Elad Venezian


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Where to start? Analyzing the potential value of intermediate models
Leshem Choshen | Elad Venezian | Shachar Don-Yehiya | Noam Slonim | Yoav Katz
Proceedings of the 2023 Conference on Empirical Methods in Natural Language Processing

Previous studies observed that finetuned models may be better base models than the vanilla pretrained model. Such a model, finetuned on some source dataset, may provide a better starting point for a new finetuning process on a desired target dataset. Here, we perform a systematic analysis of this intertraining scheme, over a wide range of English classification tasks. Surprisingly, our analysis suggests that the potential intertraining gain can be analyzed independently for the target dataset under consideration, and for a base model being considered as a starting point. Hence, a performant model is generally strong, even if its training data was not aligned with the target dataset. Furthermore, we leverage our analysis to propose a practical and efficient approach to determine if and how to select a base model in real-world settings. Last, we release an updating ranking of best models in the HuggingFace hub per architecture.

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ColD Fusion: Collaborative Descent for Distributed Multitask Finetuning
Shachar Don-Yehiya | Elad Venezian | Colin Raffel | Noam Slonim | Leshem Choshen
Proceedings of the 61st Annual Meeting of the Association for Computational Linguistics (Volume 1: Long Papers)

Pretraining has been shown to scale well with compute, data size and data diversity. Multitask learning trains on a mixture of supervised datasets and produces improved performance compared to self-supervised pretraining. Until now, massively multitask learning required simultaneous access to all datasets in the mixture and heavy compute resources that are only available to well-resourced teams. In this paper, we propose ColD Fusion, a method that provides the benefits of multitask learning but leverages distributed computation and requires limited communication and no sharing of data. Consequentially, ColD Fusion can create a synergistic loop, where finetuned models can be recycled to continually improve the pretrained model they are based on. We show that ColD Fusion yields comparable benefits to multitask training by producing a model that (a) attains strong performance on all of the datasets it was multitask trained on and (b) is a better starting point for finetuning on unseen datasets. We find ColD Fusion outperforms RoBERTa and even previous multitask models. Specifically, when training and testing on 35 diverse datasets, ColD Fusion-based model outperforms RoBERTa by 2.19 points on average without any changes to the architecture.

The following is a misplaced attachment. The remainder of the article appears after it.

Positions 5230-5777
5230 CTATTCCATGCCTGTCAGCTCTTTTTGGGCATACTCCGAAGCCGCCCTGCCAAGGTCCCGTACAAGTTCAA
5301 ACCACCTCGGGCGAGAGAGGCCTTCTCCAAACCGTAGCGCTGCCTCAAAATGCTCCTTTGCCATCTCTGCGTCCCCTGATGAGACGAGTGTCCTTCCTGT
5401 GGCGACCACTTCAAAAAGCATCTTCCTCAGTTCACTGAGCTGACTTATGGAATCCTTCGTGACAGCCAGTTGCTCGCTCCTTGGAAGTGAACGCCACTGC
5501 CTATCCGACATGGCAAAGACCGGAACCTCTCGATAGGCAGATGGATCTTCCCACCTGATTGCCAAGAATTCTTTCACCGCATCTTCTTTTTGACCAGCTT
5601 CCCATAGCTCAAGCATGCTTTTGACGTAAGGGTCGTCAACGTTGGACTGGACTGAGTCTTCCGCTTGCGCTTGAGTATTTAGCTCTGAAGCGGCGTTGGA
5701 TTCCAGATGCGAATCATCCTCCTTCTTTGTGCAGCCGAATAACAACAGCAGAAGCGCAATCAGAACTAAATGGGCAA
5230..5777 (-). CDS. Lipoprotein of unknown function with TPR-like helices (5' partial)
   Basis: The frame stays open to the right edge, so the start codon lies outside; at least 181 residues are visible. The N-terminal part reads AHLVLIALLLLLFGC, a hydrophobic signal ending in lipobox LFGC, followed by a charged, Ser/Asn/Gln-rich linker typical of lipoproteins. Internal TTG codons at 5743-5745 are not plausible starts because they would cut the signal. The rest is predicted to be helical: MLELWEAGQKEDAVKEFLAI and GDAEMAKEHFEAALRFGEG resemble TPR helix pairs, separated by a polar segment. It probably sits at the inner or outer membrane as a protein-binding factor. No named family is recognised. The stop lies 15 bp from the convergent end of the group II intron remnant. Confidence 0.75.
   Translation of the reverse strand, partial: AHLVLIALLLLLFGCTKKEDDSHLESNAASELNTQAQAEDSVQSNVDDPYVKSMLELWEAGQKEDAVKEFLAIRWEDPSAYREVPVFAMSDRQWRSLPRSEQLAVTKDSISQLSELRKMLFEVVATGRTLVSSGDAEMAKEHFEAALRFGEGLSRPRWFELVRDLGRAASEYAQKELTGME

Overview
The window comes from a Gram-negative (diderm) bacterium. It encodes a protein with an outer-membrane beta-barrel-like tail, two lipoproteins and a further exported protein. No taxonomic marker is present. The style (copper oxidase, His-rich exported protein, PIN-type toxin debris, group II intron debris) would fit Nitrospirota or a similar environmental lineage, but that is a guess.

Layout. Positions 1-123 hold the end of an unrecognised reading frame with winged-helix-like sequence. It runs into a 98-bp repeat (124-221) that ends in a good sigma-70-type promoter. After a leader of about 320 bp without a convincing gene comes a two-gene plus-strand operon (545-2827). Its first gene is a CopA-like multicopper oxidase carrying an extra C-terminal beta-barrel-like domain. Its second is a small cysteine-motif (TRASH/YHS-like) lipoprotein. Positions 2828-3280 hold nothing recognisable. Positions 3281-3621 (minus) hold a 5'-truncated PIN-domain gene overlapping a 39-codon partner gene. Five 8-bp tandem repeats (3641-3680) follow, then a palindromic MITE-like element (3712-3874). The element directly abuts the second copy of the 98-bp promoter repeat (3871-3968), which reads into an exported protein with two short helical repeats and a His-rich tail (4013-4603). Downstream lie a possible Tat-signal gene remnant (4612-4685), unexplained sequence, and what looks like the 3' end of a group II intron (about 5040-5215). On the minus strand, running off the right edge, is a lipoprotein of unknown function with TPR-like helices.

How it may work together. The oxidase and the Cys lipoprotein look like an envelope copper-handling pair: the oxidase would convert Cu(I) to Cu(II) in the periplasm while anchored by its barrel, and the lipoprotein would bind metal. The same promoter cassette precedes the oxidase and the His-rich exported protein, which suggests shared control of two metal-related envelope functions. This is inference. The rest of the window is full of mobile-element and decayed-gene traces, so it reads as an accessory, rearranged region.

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Knowledge is a Region in Weight Space for Fine-tuned Language Models
Almog Gueta | Elad Venezian | Colin Raffel | Noam Slonim | Yoav Katz | Leshem Choshen
Findings of the Association for Computational Linguistics: EMNLP 2023

Research on neural networks has focused on understanding a single model trained on a single dataset. However, relatively little is known about the relationships between different models, particularly those trained or tested on different datasets. We address this by studying how the weight space and the underlying loss landscape of different models are interconnected. Specifically, we demonstrate that finetuned models that were optimized for high performance, reside in well-defined regions in weight space, and vice versa – that any model that resides anywhere in those regions also exhibits high performance. Notably, we show that language models that have been finetuned on the same dataset form a tight cluster in the weight space, while models finetuned on different datasets from the same underlying task form a looser cluster. Moreover, traversing around the region between the models leads to new models that perform comparably or even better than models obtained via finetuning, even on tasks that the original models were not finetuned on. Our findings provide insight into the relationships between models, demonstrating that a model positioned between two similar models can acquire the knowledge of both. We leverage this and design a method for selecting a better model for efficient finetuning. Specifically, we show that starting from the center of the region is as effective, if not more, than using the pretrained model in 11 out of 12 datasets, resulting in an average accuracy improvement of 3.06.


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Advances in Debating Technologies: Building AI That Can Debate Humans
Roy Bar-Haim | Liat Ein-Dor | Matan Orbach | Elad Venezian | Noam Slonim
Proceedings of the 59th Annual Meeting of the Association for Computational Linguistics and the 11th International Joint Conference on Natural Language Processing: Tutorial Abstracts